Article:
For the Focaccia
5.3 oz (150 grams) strong bread/Manitoba flour
5.3 oz (150 grams) spelt flour
1 cup (240 to 250 ml) lukewarm water
0.05ounces (1.5 grams) fresh yeast *
2 tablespoons olive oil, plus more to top
1 scant tablespoon barley malt
1 teaspoon salt
* If you can’t find fresh yeast, substitute with a good pinch of active dry yeast.
** I really recommend using barley malt, but if you can’t find it honey or sugar will do. Reduce the quantity to a teaspoon.
For the topping
1 medium potato, thinly sliced into rounds
1 medium onion, thinly sliced into half-moons
Olive oil, salt and pepper
An abundant tablespoon olive oil
An abundant tablespoon water
A good pinch of salt
- IF MAKING THE NIGHT BEFORE (or at least 12 hours before): Add the flours to a bread machine or to a bowl with the dough hook attachment. Dilute the yeast and the malt in some of the water, then add it to the flour, along with the 2 tbsps of olive oil and the rest of the water. Depending on the flour you’re using, you might need more or less water: I suggest starting with 240ml, then adding a bit more if the dough seems too stiff. Knead everything until incorporated, then add the salt, and knead until the dough is well mixed. it should be very loose and sticky, but not really liquid. IF KNEADING BY HAND: This can be totally kneaded by hand! The dough is quite loose, but work it well with your hands, collecting it from the bottom and slamming it in the bowl for several times. You’ll see how the dough will start to look smoother and more elastic after 5 to 10 minutes of this collect-and-slam process. Proceed just like with the machine, adding water, yeast, malt, and oil to the flours, then the salt when everything is already incorporated. Oil a glass bowl and put the dough in it, cover with plastic wrap and leave it in a place where there are not going to be temperature changes, like the oven. The dough should stay at a temperature of about 25 C˚ (77 F˚).
IF MAKING 24 HRS BEFORE: The dough can also be assembled 24 hours before, but you should keep it in the lower part of your fridge for the whole time. Cut the potatoes into thin rounds—make them slightly thicker than a potato chip, and soak them in water overnight.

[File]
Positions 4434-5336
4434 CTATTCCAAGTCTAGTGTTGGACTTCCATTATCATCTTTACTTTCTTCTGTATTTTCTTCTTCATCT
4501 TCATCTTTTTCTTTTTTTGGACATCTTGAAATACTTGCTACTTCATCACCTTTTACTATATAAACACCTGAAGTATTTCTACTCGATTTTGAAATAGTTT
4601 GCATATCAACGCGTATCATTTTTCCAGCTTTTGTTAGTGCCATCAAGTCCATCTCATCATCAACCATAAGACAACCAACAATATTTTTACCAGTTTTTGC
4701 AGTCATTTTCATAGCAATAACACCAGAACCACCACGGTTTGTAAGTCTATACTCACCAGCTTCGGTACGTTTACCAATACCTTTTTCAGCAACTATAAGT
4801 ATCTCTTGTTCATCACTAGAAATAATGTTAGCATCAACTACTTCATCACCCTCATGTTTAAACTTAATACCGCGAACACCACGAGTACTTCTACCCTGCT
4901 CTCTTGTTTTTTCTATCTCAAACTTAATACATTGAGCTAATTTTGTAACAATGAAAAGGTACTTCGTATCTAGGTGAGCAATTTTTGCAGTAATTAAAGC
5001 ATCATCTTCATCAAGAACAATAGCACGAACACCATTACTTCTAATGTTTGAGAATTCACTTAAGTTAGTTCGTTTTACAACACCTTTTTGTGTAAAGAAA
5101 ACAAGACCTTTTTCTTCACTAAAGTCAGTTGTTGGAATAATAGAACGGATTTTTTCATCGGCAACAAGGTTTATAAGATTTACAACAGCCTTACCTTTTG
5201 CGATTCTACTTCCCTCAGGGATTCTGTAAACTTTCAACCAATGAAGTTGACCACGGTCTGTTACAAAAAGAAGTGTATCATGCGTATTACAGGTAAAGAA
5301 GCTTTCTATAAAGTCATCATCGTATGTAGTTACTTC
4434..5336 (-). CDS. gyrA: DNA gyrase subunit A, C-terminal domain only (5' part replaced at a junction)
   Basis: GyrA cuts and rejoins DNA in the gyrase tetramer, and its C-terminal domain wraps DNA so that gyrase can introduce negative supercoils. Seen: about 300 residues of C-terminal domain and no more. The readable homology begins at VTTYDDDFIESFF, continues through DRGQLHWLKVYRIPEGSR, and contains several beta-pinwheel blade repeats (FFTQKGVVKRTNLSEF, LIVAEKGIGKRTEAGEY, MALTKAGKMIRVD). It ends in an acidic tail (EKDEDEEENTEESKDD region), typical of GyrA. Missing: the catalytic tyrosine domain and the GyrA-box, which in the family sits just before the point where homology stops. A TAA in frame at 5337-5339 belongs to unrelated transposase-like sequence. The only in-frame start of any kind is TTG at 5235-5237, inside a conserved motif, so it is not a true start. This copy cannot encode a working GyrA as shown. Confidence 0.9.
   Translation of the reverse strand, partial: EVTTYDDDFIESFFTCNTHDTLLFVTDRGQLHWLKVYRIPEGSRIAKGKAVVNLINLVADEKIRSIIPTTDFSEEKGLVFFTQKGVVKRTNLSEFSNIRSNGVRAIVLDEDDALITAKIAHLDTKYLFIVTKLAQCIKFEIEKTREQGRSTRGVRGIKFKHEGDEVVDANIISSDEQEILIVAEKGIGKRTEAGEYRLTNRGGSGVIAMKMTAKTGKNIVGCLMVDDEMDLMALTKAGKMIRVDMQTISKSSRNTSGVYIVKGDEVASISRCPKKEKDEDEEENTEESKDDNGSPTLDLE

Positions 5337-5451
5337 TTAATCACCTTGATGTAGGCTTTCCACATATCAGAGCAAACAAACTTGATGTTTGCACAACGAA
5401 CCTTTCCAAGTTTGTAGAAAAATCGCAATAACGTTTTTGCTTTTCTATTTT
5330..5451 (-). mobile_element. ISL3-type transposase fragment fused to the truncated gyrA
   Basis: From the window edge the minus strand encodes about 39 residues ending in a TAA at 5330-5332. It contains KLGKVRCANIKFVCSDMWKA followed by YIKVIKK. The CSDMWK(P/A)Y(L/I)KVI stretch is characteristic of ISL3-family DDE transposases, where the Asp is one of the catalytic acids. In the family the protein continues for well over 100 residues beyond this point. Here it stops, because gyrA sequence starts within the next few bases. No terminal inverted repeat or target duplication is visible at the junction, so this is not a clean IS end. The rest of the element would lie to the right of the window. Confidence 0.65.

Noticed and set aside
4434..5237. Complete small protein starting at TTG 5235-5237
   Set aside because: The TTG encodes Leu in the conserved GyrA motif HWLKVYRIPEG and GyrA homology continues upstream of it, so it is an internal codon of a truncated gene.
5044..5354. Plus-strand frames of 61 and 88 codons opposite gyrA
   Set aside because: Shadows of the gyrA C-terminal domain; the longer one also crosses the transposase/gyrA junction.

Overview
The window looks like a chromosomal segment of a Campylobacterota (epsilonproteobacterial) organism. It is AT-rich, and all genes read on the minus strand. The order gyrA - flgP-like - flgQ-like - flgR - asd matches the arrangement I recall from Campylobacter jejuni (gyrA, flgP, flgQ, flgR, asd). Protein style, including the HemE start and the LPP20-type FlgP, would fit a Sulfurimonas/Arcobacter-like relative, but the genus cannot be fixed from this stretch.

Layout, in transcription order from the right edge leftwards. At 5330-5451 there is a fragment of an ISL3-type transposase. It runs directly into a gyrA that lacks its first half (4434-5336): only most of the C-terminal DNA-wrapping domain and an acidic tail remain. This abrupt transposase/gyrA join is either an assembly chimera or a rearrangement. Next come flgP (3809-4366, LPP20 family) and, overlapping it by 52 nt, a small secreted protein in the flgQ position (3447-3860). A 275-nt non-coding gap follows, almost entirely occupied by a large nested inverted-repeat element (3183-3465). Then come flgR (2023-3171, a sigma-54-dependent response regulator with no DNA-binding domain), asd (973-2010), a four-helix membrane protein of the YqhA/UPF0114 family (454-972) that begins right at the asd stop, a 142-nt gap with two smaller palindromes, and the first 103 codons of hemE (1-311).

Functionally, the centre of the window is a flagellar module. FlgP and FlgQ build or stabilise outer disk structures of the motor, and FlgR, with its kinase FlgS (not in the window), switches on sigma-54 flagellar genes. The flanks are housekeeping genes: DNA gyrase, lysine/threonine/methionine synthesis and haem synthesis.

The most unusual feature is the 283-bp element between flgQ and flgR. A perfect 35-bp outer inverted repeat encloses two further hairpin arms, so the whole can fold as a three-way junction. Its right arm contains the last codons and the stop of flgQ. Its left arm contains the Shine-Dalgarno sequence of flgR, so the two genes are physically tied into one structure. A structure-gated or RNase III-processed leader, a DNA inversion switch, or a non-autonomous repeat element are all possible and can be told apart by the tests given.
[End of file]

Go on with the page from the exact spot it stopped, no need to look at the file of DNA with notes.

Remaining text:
- AFTER 12 HOURS: At this point, your dough should have noticeably risen and should be very bubbly on top. Prepare a pan that can fit your dough in an even layer, about a half inch thick. Oil the bottom, and scrape your dough into the pan. Add a little oil on top, and spread it out with your oiled hands, then fold it over itself a couple times. Spread it out again in an even layer, and leave it to rest, covered with plastic or with a cloth, for about 1 hour. Again, make sure is stays in a current-free environment at about 25C˚ (77F˚).
- 30 minutes before the dough is ready, preheat the oven to 240C˚ (465F˚). Make sure it is set to static.
Also, cook the onions: Add a bit of olive oil to a pan and add your thinly sliced onions, salt, and a bit of water, and cook until they start to color but are not browned. It should take around 15 minutes. Keep adding tablespoons of water to prevent them from burning, but make sure there’s no water left when they’re ready.
- After 1 hour, your focaccia should have puffed up a bit. Mix 1 tbsp of water with 1 more tablespoon of olive oil and a pinch of salt, and spread on top of the focaccia. Spread the potato slices evenly, then put your focaccia in the lowest part of your oven for 15 minutes. After this time, transfer the pan to the medium rack of the oven, bake for a further 5 minutes, then spread the onions evenly on top. Finish baking for 5 more minutes. The focaccia should be a golden color. If the edges start turning brown, remove immediately from the oven. The total time of cooking here is 25 minutes, but it could take more or less depending on your oven.
- Cut the focaccia into bite-size cubes and enjoy warm! If it gets cold, I suggest reheating it in the oven.
MORE TOPPING AND FILLING SUGGESTIONS
- This focaccia is also great cut lengthwise and stuffed with cold cuts, grilled vegetables, or cheeses (or all three).
- A tasty addition to the topping is zucchini sautéed in olive oil, salt, pepper, and parsley.
- To make a simple focaccia, skip the onion and potato and top with rosemary and coarse salt instead.
- Another amazing vegetarian topping is sautéed zucchini and some fresh, runny cheese. In Italy, we use a cheese called Stracchino, or another one called Crescenza. If you can’t find any of these, pick a cheese you like a lot.
- To make what we call ‘Pizza Rossa’, or red pizza, just spread on top some tomato passata garnished with salt, pepper, oregano, olive oil and garlic if you like it—right before cooking.
Valentina is a 25-year-old Italian ex-graphic designer who, like many designers, got seduced by food photography. She runs Hortus Cuisine, a blog where she shares Italian natural vegetarian recipes from the Italian countryside. She loves green tea, hates cilantro, and considers handmade pasta a form of art. Follow along on Instagram @HortusCuisine.